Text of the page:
Monday, Democrats attempted again to get an infrastructure bonding bill through, but were unsuccessful.
While more than $200 million in cash bills have been approved, including projects like roads and bridges, a bonding bill would address projects for students and veterans.
Those with a stake in those projects hope lawmakers can pass a version of version of a bonding bill- whether it be the Senate’s $98 million bill, or the smaller $78 million House bill.
On several occasions, the House bill has failed to get the 67 necessary votes from Representatives. Meanwhile, the Senate bill has not even gotten to the House floor. With five session days left, time is running out. So what exactly is at stake?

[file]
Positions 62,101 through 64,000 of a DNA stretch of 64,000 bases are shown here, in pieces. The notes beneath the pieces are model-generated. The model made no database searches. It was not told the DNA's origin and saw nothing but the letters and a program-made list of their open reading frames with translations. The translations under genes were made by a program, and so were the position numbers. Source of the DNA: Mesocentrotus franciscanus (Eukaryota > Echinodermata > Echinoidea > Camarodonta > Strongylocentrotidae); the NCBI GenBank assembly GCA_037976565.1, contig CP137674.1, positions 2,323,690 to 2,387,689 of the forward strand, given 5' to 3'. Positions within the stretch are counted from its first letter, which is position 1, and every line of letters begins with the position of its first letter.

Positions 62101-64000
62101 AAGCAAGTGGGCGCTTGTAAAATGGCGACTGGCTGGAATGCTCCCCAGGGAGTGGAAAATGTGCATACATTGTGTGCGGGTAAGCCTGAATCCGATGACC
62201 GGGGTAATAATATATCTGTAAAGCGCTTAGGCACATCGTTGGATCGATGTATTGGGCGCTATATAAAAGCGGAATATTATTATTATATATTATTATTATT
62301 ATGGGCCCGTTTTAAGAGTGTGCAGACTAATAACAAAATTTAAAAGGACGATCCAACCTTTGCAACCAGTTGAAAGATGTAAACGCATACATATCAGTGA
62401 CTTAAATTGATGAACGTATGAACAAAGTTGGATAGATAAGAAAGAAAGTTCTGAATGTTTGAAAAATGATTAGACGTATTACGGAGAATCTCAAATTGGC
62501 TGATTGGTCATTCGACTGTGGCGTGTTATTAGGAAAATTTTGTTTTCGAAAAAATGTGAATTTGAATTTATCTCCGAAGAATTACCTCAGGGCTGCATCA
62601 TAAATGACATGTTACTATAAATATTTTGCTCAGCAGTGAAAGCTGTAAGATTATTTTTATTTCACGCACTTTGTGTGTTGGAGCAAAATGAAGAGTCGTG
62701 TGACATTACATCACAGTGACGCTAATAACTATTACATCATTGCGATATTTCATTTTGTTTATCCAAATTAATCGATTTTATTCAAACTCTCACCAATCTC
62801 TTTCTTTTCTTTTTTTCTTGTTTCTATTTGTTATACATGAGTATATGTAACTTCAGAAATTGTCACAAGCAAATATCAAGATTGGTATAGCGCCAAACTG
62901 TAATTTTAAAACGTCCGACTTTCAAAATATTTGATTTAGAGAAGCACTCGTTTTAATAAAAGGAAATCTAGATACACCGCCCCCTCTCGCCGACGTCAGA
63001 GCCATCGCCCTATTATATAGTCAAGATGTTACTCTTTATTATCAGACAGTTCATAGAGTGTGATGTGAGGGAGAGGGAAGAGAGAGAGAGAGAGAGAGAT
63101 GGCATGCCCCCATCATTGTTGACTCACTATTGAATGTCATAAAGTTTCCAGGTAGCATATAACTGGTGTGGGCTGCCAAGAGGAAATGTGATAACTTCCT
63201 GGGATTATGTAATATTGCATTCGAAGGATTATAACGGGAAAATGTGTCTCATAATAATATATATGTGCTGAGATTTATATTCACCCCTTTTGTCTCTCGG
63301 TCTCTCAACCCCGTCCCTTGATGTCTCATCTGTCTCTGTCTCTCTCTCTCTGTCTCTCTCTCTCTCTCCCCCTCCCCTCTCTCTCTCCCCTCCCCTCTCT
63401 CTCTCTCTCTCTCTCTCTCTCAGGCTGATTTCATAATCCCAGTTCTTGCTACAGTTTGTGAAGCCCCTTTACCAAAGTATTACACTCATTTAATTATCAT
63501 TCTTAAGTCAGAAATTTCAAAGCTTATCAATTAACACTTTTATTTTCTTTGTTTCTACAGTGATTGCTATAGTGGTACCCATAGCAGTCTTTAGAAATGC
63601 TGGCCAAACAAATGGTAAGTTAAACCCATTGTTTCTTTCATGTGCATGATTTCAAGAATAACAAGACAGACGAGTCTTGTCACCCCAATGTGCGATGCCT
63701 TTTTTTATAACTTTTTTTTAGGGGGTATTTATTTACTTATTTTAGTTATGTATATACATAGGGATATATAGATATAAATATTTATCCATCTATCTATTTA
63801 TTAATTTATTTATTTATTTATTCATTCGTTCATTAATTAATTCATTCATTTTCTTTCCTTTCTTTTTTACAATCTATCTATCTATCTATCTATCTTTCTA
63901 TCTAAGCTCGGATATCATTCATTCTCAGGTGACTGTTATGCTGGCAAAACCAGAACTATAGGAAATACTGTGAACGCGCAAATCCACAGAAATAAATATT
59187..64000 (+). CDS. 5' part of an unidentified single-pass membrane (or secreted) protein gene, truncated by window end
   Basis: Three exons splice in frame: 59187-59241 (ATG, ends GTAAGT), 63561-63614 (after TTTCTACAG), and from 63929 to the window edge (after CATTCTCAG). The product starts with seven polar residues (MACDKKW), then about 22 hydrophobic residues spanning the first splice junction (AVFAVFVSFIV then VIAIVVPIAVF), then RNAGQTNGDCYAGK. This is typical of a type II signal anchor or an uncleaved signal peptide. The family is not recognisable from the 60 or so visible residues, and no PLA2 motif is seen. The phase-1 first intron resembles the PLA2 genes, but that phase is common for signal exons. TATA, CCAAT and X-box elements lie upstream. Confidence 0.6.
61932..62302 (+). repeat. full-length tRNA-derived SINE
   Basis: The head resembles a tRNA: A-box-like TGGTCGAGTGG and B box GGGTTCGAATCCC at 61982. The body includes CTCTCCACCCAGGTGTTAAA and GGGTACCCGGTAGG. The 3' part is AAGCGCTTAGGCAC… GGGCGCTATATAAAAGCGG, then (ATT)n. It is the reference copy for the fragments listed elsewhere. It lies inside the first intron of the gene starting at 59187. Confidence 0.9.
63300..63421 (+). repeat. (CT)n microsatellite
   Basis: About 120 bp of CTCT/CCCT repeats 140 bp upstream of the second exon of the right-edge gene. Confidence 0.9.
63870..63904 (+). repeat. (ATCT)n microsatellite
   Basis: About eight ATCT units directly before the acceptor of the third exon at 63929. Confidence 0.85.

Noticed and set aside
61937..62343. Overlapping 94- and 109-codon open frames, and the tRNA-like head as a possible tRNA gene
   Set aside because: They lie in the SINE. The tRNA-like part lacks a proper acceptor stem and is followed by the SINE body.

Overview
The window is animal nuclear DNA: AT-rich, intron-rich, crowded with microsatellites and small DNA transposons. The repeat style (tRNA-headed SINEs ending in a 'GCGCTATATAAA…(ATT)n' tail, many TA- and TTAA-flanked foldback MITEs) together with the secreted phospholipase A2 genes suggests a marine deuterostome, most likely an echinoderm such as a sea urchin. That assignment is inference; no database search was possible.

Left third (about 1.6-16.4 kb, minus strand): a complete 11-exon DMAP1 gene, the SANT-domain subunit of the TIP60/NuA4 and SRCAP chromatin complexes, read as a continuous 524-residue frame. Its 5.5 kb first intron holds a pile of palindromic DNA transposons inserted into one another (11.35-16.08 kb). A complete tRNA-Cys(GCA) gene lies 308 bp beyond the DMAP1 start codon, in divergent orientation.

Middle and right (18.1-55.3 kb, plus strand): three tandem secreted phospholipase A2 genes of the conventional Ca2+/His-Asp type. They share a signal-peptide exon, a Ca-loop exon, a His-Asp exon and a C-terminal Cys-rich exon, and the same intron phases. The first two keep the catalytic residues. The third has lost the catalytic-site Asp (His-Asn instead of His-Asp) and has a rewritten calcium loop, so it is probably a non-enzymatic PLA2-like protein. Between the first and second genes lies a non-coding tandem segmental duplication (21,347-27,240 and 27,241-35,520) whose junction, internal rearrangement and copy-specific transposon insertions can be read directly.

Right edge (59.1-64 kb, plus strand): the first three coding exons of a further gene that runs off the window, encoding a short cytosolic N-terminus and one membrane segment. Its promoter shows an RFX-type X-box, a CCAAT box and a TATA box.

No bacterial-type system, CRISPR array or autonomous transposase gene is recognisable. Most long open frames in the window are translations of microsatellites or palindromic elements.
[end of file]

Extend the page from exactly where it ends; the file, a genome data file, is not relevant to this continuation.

“Infrastructure needs are something that needs to be funded today because it’s going to cost taxpayers a lot of money in the future if you keep on putting them off.” said Bill Kennedy, President of the MSU Billings Foundation.
“For us it’s the science and allied health building. Healthcare is huge in this community. So it’s very important that we have our trained workforce and that we have the building for it. Time is of the essence. Get people working and within 19 months have students in that new building and ready to be trained for the new workforce.”
Tuesday, the Governor had legislative leaders meet in his office in an effort to reach an agreement for the bonding bill. House Speaker Austin Knudsen suggested Democrats give into bills like limits on abortion and expanding charter schools in exchange for passing a bonding bill. But Democrats did not agree.
Republicans say they will come back with other policy bills to leverage.